Consider using the “respondent in discovery” statute in business litigation

Illinois has a statute that permits a plaintiff to name persons or entities as respondents in discovery. See 735 ILCS 5/2-402. The standard for naming any respondent is that the party is “believed by the plaintiff to have information essential to the determination of who should properly be named as additional defendants in the action.”

Properly served respondents must “respond to discovery by the plaintiff in the same manner as are defendants.”

If discovery reveals “probable cause” to add any respondent, the respondent may be converted to the status of defendant, on motion of the plaintiff. Additionally, any respondent may elect to be included as a defendant.

A plaintiff has six months to convert a respondent in discovery to a defendant, with one possible 90-day extension, “even though the time during which an action may otherwise be initiated against him or her may have expired during such 6 month period.”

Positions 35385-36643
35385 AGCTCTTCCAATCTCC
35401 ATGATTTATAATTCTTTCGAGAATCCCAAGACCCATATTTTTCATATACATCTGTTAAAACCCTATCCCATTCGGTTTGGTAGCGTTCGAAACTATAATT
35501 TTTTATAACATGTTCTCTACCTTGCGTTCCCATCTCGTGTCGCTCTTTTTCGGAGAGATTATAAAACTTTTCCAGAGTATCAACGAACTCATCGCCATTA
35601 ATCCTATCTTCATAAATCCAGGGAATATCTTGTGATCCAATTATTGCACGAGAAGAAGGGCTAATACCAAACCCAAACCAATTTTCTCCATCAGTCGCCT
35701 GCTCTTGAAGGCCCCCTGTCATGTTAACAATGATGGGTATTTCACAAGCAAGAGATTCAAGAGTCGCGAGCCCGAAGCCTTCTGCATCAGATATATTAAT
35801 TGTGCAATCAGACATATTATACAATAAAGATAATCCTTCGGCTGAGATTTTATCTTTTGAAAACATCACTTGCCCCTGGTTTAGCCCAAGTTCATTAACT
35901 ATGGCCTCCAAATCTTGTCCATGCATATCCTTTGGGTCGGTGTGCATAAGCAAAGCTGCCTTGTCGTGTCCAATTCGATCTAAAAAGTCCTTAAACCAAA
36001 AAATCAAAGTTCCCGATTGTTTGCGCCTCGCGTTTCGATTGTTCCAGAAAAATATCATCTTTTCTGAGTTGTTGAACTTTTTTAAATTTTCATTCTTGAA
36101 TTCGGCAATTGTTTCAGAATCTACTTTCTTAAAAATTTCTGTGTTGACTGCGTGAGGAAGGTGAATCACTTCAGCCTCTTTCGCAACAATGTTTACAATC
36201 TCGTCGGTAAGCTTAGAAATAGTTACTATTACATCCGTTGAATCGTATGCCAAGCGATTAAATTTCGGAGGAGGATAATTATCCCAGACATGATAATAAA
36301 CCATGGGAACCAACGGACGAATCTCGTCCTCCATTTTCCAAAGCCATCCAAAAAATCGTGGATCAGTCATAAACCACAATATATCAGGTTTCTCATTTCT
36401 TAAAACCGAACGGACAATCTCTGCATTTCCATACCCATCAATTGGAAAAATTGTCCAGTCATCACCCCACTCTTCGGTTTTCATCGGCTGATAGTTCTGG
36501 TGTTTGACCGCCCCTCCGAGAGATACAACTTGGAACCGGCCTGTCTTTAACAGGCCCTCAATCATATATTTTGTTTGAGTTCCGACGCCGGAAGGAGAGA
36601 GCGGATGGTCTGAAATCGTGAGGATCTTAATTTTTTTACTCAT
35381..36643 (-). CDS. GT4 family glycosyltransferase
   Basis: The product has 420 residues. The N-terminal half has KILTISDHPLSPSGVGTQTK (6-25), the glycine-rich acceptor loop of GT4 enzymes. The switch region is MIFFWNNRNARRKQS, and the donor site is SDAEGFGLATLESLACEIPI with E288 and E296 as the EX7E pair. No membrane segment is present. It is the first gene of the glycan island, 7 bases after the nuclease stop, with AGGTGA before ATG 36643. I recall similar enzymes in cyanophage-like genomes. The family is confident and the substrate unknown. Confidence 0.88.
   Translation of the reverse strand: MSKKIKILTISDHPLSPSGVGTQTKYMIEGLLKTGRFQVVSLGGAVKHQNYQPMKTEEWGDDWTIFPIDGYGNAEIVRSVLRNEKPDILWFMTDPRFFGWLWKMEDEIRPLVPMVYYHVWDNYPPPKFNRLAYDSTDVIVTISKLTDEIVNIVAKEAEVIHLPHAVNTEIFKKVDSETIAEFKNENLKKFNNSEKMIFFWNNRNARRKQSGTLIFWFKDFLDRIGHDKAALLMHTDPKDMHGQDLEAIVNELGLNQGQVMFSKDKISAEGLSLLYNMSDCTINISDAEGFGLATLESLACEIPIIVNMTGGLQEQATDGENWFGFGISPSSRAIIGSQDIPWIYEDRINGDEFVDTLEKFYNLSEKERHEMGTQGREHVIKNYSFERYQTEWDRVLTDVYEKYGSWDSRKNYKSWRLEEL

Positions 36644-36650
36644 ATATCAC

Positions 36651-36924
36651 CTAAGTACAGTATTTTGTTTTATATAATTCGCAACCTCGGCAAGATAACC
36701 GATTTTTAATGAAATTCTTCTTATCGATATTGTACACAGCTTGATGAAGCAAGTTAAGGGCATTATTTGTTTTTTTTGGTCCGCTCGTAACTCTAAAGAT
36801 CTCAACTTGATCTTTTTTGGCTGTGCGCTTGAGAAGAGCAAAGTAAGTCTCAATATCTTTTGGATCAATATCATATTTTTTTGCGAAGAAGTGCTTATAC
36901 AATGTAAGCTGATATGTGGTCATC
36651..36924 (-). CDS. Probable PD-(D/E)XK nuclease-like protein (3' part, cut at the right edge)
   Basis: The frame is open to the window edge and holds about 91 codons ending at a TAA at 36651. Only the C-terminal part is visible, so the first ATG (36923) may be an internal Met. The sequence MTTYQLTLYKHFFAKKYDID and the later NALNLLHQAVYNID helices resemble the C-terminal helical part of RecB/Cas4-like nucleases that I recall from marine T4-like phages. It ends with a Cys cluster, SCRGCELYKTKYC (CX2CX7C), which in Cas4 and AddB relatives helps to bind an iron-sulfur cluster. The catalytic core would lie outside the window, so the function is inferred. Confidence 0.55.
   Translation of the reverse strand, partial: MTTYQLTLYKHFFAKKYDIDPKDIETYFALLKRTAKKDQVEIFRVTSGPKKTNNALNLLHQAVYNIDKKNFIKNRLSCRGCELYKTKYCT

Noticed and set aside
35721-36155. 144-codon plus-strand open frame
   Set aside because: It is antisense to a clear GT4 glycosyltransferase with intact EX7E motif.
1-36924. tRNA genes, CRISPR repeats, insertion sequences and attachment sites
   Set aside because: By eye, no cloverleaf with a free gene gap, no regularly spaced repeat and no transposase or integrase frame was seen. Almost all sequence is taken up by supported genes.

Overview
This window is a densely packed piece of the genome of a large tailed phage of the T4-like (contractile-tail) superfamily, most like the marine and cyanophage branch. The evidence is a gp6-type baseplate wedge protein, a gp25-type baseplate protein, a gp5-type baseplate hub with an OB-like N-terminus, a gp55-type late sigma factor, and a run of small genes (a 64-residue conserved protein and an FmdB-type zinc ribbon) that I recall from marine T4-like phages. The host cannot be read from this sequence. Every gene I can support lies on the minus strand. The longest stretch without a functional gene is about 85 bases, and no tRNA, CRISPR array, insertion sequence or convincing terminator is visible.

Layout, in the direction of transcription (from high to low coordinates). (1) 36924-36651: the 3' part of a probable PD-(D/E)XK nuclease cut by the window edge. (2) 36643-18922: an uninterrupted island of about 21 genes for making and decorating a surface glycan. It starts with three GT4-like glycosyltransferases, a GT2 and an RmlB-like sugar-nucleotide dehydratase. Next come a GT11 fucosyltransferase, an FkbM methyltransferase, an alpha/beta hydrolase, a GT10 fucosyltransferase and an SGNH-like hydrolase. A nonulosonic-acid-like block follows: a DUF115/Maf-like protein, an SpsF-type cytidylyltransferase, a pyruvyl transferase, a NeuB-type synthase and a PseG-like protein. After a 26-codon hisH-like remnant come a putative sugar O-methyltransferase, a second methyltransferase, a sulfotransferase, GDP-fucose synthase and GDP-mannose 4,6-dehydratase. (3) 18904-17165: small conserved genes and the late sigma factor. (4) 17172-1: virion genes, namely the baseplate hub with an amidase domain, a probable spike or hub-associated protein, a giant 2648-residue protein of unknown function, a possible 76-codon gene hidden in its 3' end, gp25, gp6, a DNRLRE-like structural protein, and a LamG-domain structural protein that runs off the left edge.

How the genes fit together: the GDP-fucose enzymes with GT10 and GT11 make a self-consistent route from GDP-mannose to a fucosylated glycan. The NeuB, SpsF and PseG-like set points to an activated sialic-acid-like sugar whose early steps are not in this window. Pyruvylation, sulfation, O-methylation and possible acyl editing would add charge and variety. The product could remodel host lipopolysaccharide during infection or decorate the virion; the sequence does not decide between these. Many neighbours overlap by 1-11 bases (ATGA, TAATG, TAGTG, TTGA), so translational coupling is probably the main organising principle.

The respondent-in-discovery statute most commonly is used in tort actions, where, for example, plaintiffs wants to identify responsible parties in medical malpractice or personal injury cases. However, the procedure can be valuable in business and other commercial cases, such as shareholder disputes, enforcement of covenants, breach of contract, and injunctions. Consider past cases where you have dealt with threshold motions to dismiss, based on an alleged lack of facts. By using Section 5/2-402 and carefully crafted discovery requests, you can develop a firm case and avoid pitfalls down the road. Although this procedure does not make sense in all situations, remember that this powerful tool is available when needed.